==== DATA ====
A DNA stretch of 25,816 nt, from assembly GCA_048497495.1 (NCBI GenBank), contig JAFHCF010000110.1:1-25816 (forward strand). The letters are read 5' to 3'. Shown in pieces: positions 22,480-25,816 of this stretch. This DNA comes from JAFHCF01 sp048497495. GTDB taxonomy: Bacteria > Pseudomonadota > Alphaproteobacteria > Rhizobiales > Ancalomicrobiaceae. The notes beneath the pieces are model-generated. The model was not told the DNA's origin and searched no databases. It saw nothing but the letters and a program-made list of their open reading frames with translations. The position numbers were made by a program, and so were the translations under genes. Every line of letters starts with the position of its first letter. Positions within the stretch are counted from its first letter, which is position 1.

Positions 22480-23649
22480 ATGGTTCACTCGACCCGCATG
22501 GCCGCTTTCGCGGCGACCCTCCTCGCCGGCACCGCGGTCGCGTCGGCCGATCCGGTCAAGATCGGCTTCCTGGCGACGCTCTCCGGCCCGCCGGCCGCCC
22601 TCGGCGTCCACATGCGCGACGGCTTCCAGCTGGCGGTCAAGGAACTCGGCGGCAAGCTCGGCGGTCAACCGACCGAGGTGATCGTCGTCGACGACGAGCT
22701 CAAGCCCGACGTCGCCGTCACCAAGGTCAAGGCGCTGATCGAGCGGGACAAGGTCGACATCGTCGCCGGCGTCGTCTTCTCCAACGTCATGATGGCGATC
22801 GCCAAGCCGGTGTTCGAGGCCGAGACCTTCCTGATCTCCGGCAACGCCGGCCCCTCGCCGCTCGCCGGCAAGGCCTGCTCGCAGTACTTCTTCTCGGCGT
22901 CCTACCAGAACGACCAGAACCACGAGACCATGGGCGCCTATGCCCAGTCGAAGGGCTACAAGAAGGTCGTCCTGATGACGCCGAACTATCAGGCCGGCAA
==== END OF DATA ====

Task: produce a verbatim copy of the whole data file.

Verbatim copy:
A DNA stretch of 25,816 nt, from assembly GCA_048497495.1 (NCBI GenBank), contig JAFHCF010000110.1:1-25816 (forward strand). The letters are read 5' to 3'. Shown in pieces: positions 22,480-25,816 of this stretch. This DNA comes from JAFHCF01 sp048497495. GTDB taxonomy: Bacteria > Pseudomonadota > Alphaproteobacteria > Rhizobiales > Ancalomicrobiaceae. The notes beneath the pieces are model-generated. The model was not told the DNA's origin and searched no databases. It saw nothing but the letters and a program-made list of their open reading frames with translations. The position numbers were made by a program, and so were the translations under genes. Every line of letters starts with the position of its first letter. Positions within the stretch are counted from its first letter, which is position 1.

Positions 22480-23649
22480 ATGGTTCACTCGACCCGCATG
22501 GCCGCTTTCGCGGCGACCCTCCTCGCCGGCACCGCGGTCGCGTCGGCCGATCCGGTCAAGATCGGCTTCCTGGCGACGCTCTCCGGCCCGCCGGCCGCCC
22601 TCGGCGTCCACATGCGCGACGGCTTCCAGCTGGCGGTCAAGGAACTCGGCGGCAAGCTCGGCGGTCAACCGACCGAGGTGATCGTCGTCGACGACGAGCT
22701 CAAGCCCGACGTCGCCGTCACCAAGGTCAAGGCGCTGATCGAGCGGGACAAGGTCGACATCGTCGCCGGCGTCGTCTTCTCCAACGTCATGATGGCGATC
22801 GCCAAGCCGGTGTTCGAGGCCGAGACCTTCCTGATCTCCGGCAACGCCGGCCCCTCGCCGCTCGCCGGCAAGGCCTGCTCGCAGTACTTCTTCTCGGCGT
22901 CCTACCAGAACGACCAGAACCACGAGACCATGGGCGCCTATGCCCAGTCGAAGGGCTACAAGAAGGTCGTCCTGATGACGCCGAACTATCAGGCCGGCAA